The producer and software developer Joey Sturgis is back with a new plug in that mantains the characteristics of his Jst lineup: scheumorphism (which means a graphic ui that resembles a classic piece of hardware), easiness of use (most of his plugins are really made to sound good almost out of the box) and good tone.
This Soar is a delay plugin that is made to recreate the classic hardware tape units of the past, but it features several modern tools to take full advantage of the digital age flexibility.

On the central and right panel the interface features the classic controls you would expect from a delay: a tempo control (with a tap button and another one that syncs it with the song tempo), a dry/wet mix knob, a mono/stereo switch and a control that lets us choose the delay offset.
On the left panel instead there are 5 controls that lets us fine tune the "tape" aspect of the delay: age of the tape, health of the machine and flutter (the older and more "ruined" it is, the less hi-fi it will sound), plus a repetition and a contour control, which makes us adjust the accumulation of the repetitions.

As for other Jst plugins, scratching the surface you will reveal a good amount of controls, to fine tune your sound in a very precise way, and to give it a twist not achievable with other processors (unless obviously you use several different plug ins combined), plus the plug in is surprisingly light on resources, compared to many other products of the same kind and that offer a similar amount of features.

Try it out, you will not regret it!




- True Analog Tape Modeled Processing

- Tape Control Including: Repeats, Age & Flutter

- Variable 15/30 ips Speed

- Groundbreaking Tape “Health” & “Contour” Adjustments

- Onboard Mono & Mix Controls

- Built-in Tutorial Mode and Control Definition


Saturday, August 5, 2017

How to use Delay and Reverb fx sends




Hello and welcome to this week's article!
This article is a more in depth view of our group and fx channel article: how to actually set up and use a Delay (or any other modulation effect) and a Reverb fx send (or more than one) to give a coherent tone to our whole project.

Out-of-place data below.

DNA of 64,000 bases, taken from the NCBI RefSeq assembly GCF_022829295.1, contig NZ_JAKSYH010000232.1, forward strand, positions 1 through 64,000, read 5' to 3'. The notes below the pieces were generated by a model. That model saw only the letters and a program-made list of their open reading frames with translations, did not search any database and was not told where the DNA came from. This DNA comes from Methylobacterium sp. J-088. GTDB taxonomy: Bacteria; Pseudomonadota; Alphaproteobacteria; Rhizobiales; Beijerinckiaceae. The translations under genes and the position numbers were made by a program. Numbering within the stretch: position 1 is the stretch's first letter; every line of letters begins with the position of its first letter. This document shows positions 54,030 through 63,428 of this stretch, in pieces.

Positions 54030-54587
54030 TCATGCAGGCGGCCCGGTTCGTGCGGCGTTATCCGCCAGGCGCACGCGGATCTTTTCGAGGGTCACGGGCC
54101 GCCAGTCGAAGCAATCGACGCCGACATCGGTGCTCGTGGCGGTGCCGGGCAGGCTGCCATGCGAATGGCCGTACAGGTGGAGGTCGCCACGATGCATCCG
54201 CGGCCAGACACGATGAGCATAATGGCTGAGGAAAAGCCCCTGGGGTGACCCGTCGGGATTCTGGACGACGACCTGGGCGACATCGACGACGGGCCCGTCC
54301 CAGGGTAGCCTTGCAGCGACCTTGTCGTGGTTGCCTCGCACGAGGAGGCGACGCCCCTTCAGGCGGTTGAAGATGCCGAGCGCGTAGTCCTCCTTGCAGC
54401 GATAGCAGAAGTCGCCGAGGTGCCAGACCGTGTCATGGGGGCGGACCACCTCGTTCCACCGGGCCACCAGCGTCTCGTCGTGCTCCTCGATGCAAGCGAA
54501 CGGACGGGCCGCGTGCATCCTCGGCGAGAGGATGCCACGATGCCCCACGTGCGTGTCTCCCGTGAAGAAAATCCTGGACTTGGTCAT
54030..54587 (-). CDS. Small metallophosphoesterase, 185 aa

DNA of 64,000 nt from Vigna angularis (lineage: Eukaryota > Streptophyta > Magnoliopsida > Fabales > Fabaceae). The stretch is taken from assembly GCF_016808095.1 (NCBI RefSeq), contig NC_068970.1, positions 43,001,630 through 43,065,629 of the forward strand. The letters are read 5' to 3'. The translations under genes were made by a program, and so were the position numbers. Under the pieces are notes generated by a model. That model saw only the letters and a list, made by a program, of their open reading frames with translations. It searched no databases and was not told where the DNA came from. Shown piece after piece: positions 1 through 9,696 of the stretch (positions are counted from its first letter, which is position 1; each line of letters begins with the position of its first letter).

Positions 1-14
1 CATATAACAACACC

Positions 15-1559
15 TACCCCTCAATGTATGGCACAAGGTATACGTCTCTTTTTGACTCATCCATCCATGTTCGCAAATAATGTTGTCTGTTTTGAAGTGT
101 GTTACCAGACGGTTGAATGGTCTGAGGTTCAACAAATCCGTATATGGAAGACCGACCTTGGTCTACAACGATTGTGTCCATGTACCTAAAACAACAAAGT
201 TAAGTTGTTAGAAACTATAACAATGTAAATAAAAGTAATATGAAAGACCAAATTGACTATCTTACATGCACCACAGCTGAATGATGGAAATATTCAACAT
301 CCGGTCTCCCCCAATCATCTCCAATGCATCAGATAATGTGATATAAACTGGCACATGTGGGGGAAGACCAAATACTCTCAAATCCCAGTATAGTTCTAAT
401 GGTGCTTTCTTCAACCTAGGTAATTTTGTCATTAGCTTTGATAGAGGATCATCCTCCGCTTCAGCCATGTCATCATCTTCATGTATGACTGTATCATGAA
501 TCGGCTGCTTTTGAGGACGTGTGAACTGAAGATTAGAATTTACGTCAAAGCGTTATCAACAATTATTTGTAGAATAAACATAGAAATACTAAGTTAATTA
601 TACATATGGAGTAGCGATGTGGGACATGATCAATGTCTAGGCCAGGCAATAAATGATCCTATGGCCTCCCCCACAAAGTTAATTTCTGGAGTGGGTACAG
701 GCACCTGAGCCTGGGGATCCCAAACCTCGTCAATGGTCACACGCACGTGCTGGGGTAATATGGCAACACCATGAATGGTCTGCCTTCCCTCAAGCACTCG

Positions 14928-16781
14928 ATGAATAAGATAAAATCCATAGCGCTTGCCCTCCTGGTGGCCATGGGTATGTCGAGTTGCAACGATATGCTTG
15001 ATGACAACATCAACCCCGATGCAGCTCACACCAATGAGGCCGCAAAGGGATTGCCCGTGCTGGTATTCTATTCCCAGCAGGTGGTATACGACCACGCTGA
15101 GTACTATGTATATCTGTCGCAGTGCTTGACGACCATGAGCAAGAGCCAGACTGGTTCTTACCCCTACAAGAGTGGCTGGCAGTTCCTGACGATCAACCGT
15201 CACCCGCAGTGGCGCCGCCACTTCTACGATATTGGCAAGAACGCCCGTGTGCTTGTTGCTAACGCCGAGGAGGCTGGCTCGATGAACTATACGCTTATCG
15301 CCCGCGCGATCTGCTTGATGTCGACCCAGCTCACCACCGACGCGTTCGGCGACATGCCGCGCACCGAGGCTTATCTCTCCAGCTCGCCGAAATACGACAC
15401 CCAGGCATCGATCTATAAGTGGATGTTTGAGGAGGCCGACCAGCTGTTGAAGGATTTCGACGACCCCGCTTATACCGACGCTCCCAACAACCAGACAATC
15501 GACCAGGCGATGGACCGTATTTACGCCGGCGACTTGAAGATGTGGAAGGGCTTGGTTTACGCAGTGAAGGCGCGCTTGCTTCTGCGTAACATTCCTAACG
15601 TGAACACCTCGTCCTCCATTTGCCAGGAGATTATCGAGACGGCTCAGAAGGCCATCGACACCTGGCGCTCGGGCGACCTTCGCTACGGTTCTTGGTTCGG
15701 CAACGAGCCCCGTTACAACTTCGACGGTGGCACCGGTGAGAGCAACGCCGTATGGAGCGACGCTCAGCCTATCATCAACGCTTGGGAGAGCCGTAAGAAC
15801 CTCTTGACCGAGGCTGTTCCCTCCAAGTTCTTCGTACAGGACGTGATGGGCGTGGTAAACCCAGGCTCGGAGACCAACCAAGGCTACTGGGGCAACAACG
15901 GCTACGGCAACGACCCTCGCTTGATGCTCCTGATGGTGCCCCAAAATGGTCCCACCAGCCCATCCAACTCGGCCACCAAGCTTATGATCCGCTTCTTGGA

This is done to achieve two results:

1) not having to open a single effect instance for each track, which can be extremely cpu-demanding

2) to create a tone that will give a consistent tone print through our tracks, as it used to happen in the hardware days, in which obviously the number of hardware processors was limited and the mix engineers had to send it, in different amounts, to various tracks.

We are using the classic Presonus Studio One interface, but the same concept can be applied to any other professional daw.

What do we need to do?
We take our vocal or guitar solo track, for example, and just drag and drop from the effect pool window on the right side of the screen our effect into the "send" area of our track in the mixer (you can show or hide the mixer by pressing F3). Once the effect is there, it will automatically create an fx send track in the mixer with the name of the selected effect (you can also rename it). Then from the send of each track (e.g. Vocals, solo etc) you can decide the amount of effect to be sent to that particular track.

Esample: more Reverb send for the vocal track, less send (but the same reverb, so it sounds like they are in the same room) to the snare drum.


Another interesting thing is that we can also create and save complex chains, like the following effect track that can be sent to many single vocal tracks, instead of loading the effects in the insert of each one:

1) Eq filtering up to 1000hz: this will affect only the effect track, meaning that the following effects will work in our track only from the frequences above 1khz, so the effect will sound less muddy.

2) Delay with short tail to thicken the vocal and give it some shimmer.

3) Reverb with short tail and low dry/wet ratio: we are using it only to create some tail.

the purpose of this chain is to create a subtle effect send to be used on all our vocal tracks (or guitar solos, for example), we can also click on the arrow on top of this fx track in the mixer and store it to recall it in other projects.

Hope this was helpful!


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Saturday, July 29, 2017

Review: JST Conquer All vol.4 (with video sample inside)



Hello and welcome to this week's article!
Today we're going to review the latest Impulse response pack from Jst: Conquer All vol.4!
Joey Sturgis is a popular producer from United States, the man behind the iconic sound of The Devil Wears Prada, Born of Osiris, Asking Alexandria and many other bands, and this is yet another very usable ir pack for various genres, but particularly suited for rock and metal.